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  1. A new and relatively rare Zeus Trojan program has been found which is totally different from other banking Trojans and has capability to secretly steal data from forms, login credentials and files from the victim as well as can create fake web pages and take screenshots of victim's computer. Researchers at RSA Security’s FraudAction team have discovered this new and critical threat, dubbed as ‘Pandemiya’, which is being offered to the cyber criminals in underground forums as an alternative to the infamous Zeus Trojan and its many variants, that is widely used by most of the cyber-criminals for years to steal banking information from consumers and companies. The source code of the Zeus banking Trojan is available on the underground forums from past few years, which lead malware developers to design more sophisticated variants of Zeus Trojan such as Citadel, Ice IX and Gameover Zeus. But, Pandemiya is something by far the most isolated and dangerous piece of malware as the author spent a year in writing the code for Pandemiya, which includes 25,000 lines of original code written in C. Like other commercial Trojan, Pandemiya infect the machines through exploit kits and via drive-by download attacks to boost infection rate that exploit flaws in the vulnerable software such as Java, Silverlight and Flash within few seconds victim lands on the web page. “Pandemiya’s coding quality is quite interesting, and contrary to recent trends in malware development, it is not based on Zeus source code at all, unlike Citadel/Ice IX, etc.,” researchers from RSA, the security division of EMC, said Tuesday in a blog post. “Through our research, we found out that the author of Pandemiya spent close to a year of coding the application, and that it consists of more than 25,000 lines of original code in C.” Pandemiya Trojan using Windows CreateProcess API to inject itself into every new process that is initiated, including Explorer.exe and re-injects itself when needed. Pandemiya is being sold for as much as$2,000 USD and provides all the nasty features including encrypted communication with command and control servers in an effort to evade detection. The Trojan has been designed with modular architecture to load more external plug-ins, which allows hackers to add extra features simply by writing new DLL (dynamic link library). The extra plug-ins easily add capabilities to the Trojan’s core functionality, that’s why the developer charge an extra of $500 USDto get the core application as well as its plugins, which allows cybercriminals to open reverse proxies on infected computers, to steal FTP credentials and to infect executable files in order to inject the malware at start up. "The advent of a freshly coded new trojan malware application is not too common in the underground," Marcus writes, adding that the modular approach in Pandemiya could make it “more pervasive in the near future." The malware developers are also working on other new features to add reverse Remote Desktop Protocol connections and a Facebook attack module in order to spread the Trojan through hijacked Facebook accounts. HOW TO REMOVE PANDEMIYA TROJAN The Trojan can be easily removed with a little modification in the registry and command line action, as explained below: Locate the registry key HKEY_LOCAL_USER\Software\Microsoft\Windows\CurrentVersion\Run and identify the *.EXE filename in your user’s ‘Application Data’ folder. Note the name, and delete the registry value. Locate the registry key HKEY_LOCAL_MACHINE\System\CurrentControlSet\Control\Session Manager\AppCertDlls. Find the value with the same name as the *.EXE file in the previous step. Note the file name, and remove the value from the registry. Reboot the system. At this stage Pandemiya is installed but no longer running. Delete both files noted earlier. This will remove the last traces of the Trojan. Your system is now clean.Stay Safe! Source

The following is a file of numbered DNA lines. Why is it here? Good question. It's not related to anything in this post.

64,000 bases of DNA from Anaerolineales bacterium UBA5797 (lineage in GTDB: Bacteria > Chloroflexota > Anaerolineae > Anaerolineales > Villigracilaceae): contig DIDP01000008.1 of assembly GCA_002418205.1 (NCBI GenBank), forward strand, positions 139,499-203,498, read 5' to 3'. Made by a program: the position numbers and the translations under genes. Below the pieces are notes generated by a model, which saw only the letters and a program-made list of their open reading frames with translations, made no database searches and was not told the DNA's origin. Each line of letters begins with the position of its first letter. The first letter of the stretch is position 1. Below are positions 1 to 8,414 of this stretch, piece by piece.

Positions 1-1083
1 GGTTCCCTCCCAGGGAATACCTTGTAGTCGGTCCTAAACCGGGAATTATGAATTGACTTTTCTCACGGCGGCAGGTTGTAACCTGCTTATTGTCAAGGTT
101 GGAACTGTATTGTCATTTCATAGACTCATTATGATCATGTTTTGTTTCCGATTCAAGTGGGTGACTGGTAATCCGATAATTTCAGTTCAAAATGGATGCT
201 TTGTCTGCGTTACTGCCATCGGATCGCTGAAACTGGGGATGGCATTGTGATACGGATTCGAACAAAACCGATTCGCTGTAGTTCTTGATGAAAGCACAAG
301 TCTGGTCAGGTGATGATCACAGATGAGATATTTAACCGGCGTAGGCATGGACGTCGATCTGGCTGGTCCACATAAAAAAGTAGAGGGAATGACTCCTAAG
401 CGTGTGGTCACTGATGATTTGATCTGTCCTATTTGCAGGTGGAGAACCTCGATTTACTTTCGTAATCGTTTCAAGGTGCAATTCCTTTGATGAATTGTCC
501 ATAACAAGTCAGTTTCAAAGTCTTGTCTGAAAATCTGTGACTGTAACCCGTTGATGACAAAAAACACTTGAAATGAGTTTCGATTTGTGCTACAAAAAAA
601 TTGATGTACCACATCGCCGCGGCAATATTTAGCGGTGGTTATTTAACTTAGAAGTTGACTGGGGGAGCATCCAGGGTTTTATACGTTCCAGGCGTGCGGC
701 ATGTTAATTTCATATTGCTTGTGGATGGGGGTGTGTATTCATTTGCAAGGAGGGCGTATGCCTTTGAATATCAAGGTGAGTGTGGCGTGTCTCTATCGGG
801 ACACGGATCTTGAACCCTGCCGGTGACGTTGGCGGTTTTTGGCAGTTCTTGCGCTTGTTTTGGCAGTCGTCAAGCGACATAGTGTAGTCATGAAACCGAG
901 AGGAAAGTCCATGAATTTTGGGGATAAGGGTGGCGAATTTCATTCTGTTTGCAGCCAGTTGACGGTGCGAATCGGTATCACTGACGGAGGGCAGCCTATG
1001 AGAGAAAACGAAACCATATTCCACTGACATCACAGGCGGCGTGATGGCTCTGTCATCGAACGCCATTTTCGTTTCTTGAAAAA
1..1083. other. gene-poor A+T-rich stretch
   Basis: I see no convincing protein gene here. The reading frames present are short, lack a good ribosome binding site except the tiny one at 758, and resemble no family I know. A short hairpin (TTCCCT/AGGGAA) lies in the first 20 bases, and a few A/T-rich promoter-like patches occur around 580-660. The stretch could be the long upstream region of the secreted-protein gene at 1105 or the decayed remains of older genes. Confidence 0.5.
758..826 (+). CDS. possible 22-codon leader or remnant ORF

2. Cybercriminals and advanced attackers are freely borrowing from one another’s repertoires to great success. The latest example involves spammers firing off up to a half-million email messages during limited campaign segments without triggering any detection alarms. Security company FireEye said the attackers have found a winning formula to evade detection in one used by a number of APT campaigns in which attack attributes are changed at a higher rate than IDS and other defenses can keep up. The campaigns, carried out by the Asprox botnet, were first spotted late last year and by the end of May were spiking noticeably. “Since then, the threat actors have continuously tweaked the malware by changing its hardcoded strings, remote access commands, and encryption keys,” FireEye said in a report. In the past, APT campaigns carried out by nation states for the purposes of economic espionage or intelligence gathering, have begun to rely on tactics used in commercial malware campaigns. In May 2013, advanced attacks against NGOs, technologies companies, government agencies were spotted, and hints were found that the organizers had either borrowed or purchased commercial malware and propagation tools from the criminal underground. The Asprox campaigns have a much wider reach, infecting victims in countries worldwide in varied industries. The most recent iteration spotted by FireEye had also moved from including links to malicious sites and malware downloads, to embedding malicious code in attachments pretending to be a Microsoft Office document in a .zip file. Once the victim falls for the phishing or spam email and opens the infected attachment, the malware is injected into a process created by the attacker. Soon backdoor channels are opened to command and control servers and data is moved off machines in an encrypted format to the attackers. Formerly, Asprox campaigns used themes that ranged from airline tickets to United States Postal Service spam. The attackers have moved off those themes to court-related emails. Victims are seeing phony notices for court appearances, warrants, hearing dates and pre-trial notices.And it seems to be working. “We saw about 6400 unique MD5s sent out on May 29th. That is a 16,000 percent increase in unique MD5s over the usual malicious email campaign we’d observed,” FireEye said. “Compared to other recent email campaigns, Asprox uses a volume of unique samples for its campaign.” FireEye also said that campaigns that kicked off in May and lasted into June also were relying on a host of new command and control IP addresses. The malware includes commands to download additional code from a third-party site, code updates, registry modifications and even a command to remove itself, among others. “The data reveals that each of the Asprox botnet’s malicious email campaigns changes its method of luring victims and C2 domains, as well as the technical details on monthly intervals,” FireEye said. “And, with each new improvement, it becomes more difficult for traditional security methods to detect certain types of malware.” Source